Tikal: The Temple of the Masks (Templo II)

The Templo Del Mascaras (Templo II), from Tikal
Fig. W0854: Templo II
Templo II at Tikal is also known as the Templo Del Mascaras (Temple of the Masks) due to a pair of grotesque masks which flank the stairway on the platform on which the temple rests. However, its function was actually as a mausoleum for Lady Kalajuun Une’ Mo’ (Lady Twelve Macaw Tails) who was the wife of the great King Jasaw Chan K’awiil I who reigned between 682-734 AD and is buried within Templo 1 which lies 70 metres due east on the opposite side of the main plaza. 

Temple 2 is officially named Temple 5D-2 and is intriguingly stylistically vastly different to Templo 1, which has nine tiers with rounded corners and rises 47 metres in a quintessentially Mayan style. Temple Two has only 3 tiers with sharp defined edges and features a more squat and robust appearance yet still reaches an impressive 37 metres (including its temple and roof comb). On close inspection it would seem the pyramidal base was initially designed to rise further. If you look at fig. W0854, you can see that the three tiers drop in size uniformly from a depth of 32m at the base, to 23m on the 3rd tier, then the Temple and its platform suddenly The Templo Del Mascaras (Templo II), from Tikal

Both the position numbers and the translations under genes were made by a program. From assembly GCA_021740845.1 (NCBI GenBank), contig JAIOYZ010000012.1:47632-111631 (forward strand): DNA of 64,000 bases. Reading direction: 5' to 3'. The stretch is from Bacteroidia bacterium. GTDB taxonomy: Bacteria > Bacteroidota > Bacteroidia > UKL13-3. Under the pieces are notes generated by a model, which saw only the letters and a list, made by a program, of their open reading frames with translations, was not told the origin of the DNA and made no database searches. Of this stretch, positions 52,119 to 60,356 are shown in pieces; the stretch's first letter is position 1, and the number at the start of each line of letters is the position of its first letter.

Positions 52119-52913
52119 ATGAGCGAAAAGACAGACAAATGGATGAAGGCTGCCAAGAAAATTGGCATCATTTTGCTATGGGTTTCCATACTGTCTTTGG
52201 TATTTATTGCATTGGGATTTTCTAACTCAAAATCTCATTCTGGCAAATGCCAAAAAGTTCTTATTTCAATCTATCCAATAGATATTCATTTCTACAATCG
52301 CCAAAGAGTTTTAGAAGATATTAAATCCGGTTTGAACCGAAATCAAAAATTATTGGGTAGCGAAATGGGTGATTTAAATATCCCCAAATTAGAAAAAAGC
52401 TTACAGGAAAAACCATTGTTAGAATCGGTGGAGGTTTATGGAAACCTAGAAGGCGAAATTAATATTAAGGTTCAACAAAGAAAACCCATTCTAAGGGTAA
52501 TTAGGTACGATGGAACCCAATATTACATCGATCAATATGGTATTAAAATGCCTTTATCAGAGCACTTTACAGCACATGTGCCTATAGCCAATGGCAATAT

Templo II
drop to a depth of just 10m. The result is that the Temple visibly looks too small, but also looks like one or two additional tiers were aborted and the temple was built at the correct size, but on the wrong level.

The temple dates from the Late Classic Period and was probably built by order of King Jasaw Chan K’awiil I as it houses his late wife. However, it is thought to have been completed by the pairs eldest child and heir, Yik’in Chan K’awiil, who is also thought to have erected Templo I in memory of his father. 


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